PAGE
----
“Did a stint on the door of the Hacienda for that Tony Wilson once. Naah, not long… stayin’ at the same venue all the time was like working in a factory. I didn’t hang around. So it goes. No, never liked that earlier Manc stuff. Joy Division? Ian Curtis? Enough to make yer top yerself listenin’ to that dark shit! Only time I concentrate that hard and jerk like an epileptic is when I’m comin’ either that or I’ve got a Tazer up me arse! Big Dave’s got one – illegal it is. He collects weapons – he got it off an internet site: it’s just like the ones the Met have got. He wants to bring it along one day he says: mix work and pleasure he says. Naah, I don’t mind New Order. Blue Monday? Great porn flick that! We watch that for a warm up, right. Yeh; I like a good time… which is why Quo’s me real favourite. What? So I lied! Oh, and I’m not religious. And me mother’s dead in any case!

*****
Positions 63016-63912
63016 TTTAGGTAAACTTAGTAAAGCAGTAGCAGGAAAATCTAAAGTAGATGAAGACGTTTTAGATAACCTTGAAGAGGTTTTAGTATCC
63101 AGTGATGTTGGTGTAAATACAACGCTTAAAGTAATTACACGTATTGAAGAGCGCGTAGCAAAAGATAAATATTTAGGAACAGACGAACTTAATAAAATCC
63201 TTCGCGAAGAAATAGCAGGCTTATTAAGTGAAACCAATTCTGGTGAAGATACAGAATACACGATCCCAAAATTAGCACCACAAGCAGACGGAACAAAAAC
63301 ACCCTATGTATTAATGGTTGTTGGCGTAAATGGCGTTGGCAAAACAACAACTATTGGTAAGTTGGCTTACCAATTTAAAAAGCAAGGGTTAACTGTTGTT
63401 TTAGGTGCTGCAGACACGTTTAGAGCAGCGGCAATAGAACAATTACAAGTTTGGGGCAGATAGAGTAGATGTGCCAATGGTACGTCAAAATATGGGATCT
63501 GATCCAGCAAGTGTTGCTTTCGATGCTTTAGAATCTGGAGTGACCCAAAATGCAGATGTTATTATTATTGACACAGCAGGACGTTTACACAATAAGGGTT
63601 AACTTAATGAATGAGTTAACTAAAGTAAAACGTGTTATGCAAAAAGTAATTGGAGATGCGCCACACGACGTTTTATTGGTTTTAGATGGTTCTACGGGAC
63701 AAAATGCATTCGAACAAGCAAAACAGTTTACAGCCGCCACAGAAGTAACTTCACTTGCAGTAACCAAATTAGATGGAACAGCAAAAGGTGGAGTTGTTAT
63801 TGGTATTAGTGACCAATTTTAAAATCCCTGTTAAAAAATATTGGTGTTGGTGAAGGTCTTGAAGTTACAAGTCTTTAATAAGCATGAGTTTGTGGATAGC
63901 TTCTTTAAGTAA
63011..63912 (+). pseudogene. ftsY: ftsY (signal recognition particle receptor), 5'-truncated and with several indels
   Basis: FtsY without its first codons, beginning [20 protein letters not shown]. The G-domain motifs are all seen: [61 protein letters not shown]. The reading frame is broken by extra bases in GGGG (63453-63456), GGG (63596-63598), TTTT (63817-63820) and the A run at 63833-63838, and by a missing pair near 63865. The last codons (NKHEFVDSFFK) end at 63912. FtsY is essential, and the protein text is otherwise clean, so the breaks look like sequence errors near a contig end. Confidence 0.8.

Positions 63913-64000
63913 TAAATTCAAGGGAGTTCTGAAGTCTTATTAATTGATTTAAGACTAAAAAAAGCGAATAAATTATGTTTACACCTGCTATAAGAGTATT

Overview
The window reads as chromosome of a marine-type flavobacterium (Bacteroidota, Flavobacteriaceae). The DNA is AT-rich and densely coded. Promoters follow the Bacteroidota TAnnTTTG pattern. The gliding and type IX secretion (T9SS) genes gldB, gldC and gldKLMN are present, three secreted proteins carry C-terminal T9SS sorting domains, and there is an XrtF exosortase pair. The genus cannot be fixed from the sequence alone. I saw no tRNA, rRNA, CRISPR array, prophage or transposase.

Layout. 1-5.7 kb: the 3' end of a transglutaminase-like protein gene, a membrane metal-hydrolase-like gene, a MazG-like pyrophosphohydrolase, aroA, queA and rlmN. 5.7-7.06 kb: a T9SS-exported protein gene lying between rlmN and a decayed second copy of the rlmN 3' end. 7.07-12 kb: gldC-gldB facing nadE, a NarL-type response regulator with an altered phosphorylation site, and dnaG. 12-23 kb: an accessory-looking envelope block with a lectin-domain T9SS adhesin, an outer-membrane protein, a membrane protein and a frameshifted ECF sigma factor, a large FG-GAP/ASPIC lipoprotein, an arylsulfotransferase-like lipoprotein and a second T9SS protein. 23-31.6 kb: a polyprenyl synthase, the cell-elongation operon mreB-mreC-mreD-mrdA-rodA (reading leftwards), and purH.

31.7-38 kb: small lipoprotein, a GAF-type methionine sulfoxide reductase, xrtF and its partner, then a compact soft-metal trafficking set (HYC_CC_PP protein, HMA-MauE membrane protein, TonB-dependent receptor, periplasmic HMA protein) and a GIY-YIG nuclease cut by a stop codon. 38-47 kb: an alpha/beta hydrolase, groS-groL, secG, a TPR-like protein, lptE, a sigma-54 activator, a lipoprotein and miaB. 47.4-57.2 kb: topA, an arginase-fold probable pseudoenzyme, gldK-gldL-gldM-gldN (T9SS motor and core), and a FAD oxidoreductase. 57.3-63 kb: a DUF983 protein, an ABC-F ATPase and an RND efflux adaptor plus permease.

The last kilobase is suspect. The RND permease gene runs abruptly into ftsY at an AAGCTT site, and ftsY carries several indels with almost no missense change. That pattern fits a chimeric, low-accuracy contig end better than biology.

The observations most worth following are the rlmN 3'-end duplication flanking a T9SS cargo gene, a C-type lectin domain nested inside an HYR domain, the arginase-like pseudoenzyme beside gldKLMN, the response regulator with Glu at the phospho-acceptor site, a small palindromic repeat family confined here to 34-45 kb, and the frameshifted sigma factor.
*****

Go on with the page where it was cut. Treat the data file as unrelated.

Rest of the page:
“I much preferred that Girls Aloud… for one there was five of ‘em, and for two; you could see right up their skirts from down ‘ere.”
“Went to see the Quo about a month ago, yeh; another one of their farewell tours. Not so Sweet Caroline it was. Yer see son, I forgot meself… I goes down the front hops over the barrier and starts doin’ me job of all things! What happens? I gets ejected… yeh, me… that’s what happens! Ironic eh? Broke his jaw though… case comes up in the autumn. Cool.